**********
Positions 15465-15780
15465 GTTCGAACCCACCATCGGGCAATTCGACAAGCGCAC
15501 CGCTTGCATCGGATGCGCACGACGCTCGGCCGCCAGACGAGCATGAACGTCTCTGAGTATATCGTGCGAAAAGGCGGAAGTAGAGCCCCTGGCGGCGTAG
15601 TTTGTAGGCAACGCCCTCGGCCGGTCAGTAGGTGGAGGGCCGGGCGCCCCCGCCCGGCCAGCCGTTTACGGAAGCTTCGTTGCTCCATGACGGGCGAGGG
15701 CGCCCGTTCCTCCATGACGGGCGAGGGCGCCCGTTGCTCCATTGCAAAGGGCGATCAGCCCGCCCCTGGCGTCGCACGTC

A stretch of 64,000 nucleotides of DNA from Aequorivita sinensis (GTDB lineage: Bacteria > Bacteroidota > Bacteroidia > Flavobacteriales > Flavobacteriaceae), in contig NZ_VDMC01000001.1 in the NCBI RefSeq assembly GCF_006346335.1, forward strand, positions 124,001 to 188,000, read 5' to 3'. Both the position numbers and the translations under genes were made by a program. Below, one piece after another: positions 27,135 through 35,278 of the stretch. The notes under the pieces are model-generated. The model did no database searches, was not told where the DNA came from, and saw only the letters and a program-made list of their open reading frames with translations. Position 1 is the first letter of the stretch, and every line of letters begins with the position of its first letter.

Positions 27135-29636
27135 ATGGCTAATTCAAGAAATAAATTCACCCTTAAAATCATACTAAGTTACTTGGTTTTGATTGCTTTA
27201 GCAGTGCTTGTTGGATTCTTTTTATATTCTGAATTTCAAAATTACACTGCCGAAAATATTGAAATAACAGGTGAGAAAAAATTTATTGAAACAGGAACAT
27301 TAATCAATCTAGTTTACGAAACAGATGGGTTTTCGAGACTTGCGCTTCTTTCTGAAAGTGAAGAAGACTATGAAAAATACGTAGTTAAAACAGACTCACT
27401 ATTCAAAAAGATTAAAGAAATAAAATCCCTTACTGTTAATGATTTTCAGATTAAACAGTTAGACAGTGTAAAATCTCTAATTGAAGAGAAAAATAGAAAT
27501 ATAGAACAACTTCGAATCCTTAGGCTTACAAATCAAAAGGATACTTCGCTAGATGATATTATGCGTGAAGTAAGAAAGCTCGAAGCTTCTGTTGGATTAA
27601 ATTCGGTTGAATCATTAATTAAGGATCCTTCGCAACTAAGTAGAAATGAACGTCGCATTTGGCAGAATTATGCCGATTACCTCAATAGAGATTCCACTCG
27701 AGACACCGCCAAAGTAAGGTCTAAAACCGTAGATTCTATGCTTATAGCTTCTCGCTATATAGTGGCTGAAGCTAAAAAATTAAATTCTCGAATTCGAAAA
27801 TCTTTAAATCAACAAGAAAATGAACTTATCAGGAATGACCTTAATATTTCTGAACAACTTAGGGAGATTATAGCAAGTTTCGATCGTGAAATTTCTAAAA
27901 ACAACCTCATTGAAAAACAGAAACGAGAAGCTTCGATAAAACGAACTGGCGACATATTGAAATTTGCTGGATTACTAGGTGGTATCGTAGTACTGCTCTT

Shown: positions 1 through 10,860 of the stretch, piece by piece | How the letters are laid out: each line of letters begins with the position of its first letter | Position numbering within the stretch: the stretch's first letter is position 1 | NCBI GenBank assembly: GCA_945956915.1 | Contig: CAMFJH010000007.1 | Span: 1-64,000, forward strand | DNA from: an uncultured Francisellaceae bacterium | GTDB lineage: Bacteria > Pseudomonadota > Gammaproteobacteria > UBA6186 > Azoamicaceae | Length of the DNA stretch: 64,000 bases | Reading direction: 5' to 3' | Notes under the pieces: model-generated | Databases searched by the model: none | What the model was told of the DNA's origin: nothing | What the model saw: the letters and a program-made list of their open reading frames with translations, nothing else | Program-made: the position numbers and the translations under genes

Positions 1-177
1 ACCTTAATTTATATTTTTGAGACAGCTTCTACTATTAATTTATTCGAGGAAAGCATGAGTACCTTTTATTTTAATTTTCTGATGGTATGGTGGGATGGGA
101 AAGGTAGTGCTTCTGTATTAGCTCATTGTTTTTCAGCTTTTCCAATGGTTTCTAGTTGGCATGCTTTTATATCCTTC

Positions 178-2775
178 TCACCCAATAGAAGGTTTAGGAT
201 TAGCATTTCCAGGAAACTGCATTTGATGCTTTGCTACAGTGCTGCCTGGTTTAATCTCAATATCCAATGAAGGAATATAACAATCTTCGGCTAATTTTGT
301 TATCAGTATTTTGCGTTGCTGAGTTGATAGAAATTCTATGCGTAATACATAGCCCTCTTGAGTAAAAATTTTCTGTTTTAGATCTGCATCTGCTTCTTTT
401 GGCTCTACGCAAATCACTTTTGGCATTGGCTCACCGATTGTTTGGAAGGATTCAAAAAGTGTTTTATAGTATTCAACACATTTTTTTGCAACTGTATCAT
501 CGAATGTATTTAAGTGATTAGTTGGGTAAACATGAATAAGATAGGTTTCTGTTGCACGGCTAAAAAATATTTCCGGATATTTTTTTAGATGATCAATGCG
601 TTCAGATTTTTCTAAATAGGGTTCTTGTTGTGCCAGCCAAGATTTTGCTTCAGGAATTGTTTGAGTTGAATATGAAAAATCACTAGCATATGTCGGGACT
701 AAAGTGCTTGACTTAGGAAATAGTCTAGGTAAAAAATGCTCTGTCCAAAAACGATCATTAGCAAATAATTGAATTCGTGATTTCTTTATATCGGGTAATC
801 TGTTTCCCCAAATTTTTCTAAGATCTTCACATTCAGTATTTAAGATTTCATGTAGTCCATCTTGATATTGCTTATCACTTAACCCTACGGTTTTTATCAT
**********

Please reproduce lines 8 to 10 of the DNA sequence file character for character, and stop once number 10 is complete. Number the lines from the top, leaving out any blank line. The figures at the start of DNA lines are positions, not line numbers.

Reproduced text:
27135 ATGGCTAATTCAAGAAATAAATTCACCCTTAAAATCATACTAAGTTACTTGGTTTTGATTGCTTTA
27201 GCAGTGCTTGTTGGATTCTTTTTATATTCTGAATTTCAAAATTACACTGCCGAAAATATTGAAATAACAGGTGAGAAAAAATTTATTGAAACAGGAACAT
27301 TAATCAATCTAGTTTACGAAACAGATGGGTTTTCGAGACTTGCGCTTCTTTCTGAAAGTGAAGAAGACTATGAAAAATACGTAGTTAAAACAGACTCACT